A sore throat is often the earliest symptom of a cold or the flu. You can also get sore throat for a lot of other reasons – from viral or bacterial infections, dry air, smoking exposure to irritants or too much cheering at a game.
You can feel discomfort, as your sore throat takes its course. A persistent, recurrent or severe sore throat, or one accompanied by fever, needs medical treatment. But many sore throats can be soothed by the simple remedies given here and should disappear within a week.
Soothing Sore Throat
Suck on soothing lozenges. While they relieve pain, they don’t do anything to address the real cause of your pain, whether it is an infection or the abuse of your vocal cords.
Sip something hot. Try decaffeinated tea or herbal tea with honey.
Try zinc gluconate tablets. The trick is to dissolve zinc bathe your throat for a while. The lozenges should be used for no more than seven days, because the large amounts of zinc can interfere with your body’s ability to absorb other minerals.
Indulge garlic. When a sore throat is caused by a virus infection, as opposed to bacteria, eating garlic can bring quicker relief. Garlic has been shown to have antiviral and antifungal activities.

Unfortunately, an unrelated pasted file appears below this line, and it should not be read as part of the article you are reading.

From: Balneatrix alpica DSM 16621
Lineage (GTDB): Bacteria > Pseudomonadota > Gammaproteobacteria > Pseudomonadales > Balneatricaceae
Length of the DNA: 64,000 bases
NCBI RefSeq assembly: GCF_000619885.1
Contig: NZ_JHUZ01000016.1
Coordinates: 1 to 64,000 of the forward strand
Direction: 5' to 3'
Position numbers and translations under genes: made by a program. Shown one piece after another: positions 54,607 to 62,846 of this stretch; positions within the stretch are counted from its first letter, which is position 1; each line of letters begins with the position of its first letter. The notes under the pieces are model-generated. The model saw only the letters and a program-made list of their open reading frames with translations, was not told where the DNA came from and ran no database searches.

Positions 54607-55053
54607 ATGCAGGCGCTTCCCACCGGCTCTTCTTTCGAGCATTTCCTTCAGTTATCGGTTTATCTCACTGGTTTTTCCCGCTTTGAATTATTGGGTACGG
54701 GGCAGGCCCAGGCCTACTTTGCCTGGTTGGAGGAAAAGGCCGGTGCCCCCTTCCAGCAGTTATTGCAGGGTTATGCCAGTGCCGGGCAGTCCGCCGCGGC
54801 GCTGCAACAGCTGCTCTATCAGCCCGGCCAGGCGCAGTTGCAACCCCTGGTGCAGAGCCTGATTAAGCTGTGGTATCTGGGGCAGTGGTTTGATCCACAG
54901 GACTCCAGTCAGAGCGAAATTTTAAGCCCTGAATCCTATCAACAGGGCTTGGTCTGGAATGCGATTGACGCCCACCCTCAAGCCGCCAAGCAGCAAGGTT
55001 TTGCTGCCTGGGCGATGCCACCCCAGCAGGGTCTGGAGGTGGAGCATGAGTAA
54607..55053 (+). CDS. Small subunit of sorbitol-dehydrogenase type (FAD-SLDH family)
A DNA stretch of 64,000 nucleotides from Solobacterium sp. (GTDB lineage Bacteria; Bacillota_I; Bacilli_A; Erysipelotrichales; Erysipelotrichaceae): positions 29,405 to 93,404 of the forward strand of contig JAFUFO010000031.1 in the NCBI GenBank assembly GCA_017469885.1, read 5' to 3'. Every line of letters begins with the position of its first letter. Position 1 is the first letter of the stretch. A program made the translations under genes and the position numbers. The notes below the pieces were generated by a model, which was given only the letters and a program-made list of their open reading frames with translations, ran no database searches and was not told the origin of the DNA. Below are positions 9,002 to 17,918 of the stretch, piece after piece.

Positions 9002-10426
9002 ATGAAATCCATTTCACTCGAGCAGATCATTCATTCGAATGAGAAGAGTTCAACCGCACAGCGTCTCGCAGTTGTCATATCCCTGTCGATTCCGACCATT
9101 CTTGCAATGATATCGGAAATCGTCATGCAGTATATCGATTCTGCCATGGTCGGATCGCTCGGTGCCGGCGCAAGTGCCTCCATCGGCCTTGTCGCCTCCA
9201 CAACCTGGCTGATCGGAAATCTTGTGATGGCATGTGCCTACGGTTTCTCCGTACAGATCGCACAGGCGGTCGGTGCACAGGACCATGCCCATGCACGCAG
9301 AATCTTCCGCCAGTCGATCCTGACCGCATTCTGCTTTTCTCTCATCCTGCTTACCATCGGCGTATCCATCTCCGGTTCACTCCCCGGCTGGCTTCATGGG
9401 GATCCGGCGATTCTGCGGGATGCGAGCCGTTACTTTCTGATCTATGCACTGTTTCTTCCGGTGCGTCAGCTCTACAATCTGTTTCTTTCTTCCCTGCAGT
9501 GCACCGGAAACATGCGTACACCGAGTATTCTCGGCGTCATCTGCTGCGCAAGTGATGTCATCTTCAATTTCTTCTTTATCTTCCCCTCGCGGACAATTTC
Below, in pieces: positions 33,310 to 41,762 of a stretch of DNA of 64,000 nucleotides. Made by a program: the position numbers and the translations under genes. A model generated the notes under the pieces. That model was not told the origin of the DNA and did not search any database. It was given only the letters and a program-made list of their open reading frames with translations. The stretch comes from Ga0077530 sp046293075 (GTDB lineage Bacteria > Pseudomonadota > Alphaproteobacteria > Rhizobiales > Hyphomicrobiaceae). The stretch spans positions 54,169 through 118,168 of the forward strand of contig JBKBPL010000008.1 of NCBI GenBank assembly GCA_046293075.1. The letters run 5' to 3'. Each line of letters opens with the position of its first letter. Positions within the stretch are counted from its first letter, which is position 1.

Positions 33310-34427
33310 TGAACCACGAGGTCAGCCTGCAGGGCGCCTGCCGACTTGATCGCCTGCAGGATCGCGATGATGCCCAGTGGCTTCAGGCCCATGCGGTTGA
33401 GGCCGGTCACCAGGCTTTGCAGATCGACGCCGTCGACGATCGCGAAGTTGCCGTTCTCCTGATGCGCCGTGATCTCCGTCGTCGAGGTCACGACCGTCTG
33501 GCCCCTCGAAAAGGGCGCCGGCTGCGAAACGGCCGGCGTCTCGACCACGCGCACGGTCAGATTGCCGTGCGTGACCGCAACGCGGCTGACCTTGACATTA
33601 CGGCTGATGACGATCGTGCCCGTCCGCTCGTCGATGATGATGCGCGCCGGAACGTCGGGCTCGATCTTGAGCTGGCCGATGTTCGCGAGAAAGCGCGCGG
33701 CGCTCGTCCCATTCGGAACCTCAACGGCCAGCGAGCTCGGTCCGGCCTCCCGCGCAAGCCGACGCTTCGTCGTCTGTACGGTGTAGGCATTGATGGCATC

Avoid tobacco smoke. To avoid sore throat in the future, don’t smoke and don’t expose yourself or your children to sidestream smoke.
Keep indoor air cool and moist. Keeping the temperature of the house on the cool side will reduce your need to add moisture and will also help keep inflammation down.
Trade in your toothbrush. Lingering sore throats may be traceable to bacteria on a toothbrush. Trade in toothbrush for a new model every two weeks.
When to See the Doctor
At first sign of sore throat, most doctors suspect strep throat, a very painful form of sore throat caused by the streptococcus bacteria. It’s a serious concern, since strep throat, if left untreated, can lead to problems such as rheumatic fever and rheumatic heart disease.
There are prescription antibiotics that can usually cure the condition quickly. Also have your sore throat checked by a doctor if it’s accompanied by any of the following:
- Trouble breathing , swallowing or opening your mouth
- Joint pains
- Fever above 101°F
- Blood in the phlegm or saliva
- A persistent lump in the throat
- Hoarseness that lasts more than two weeks.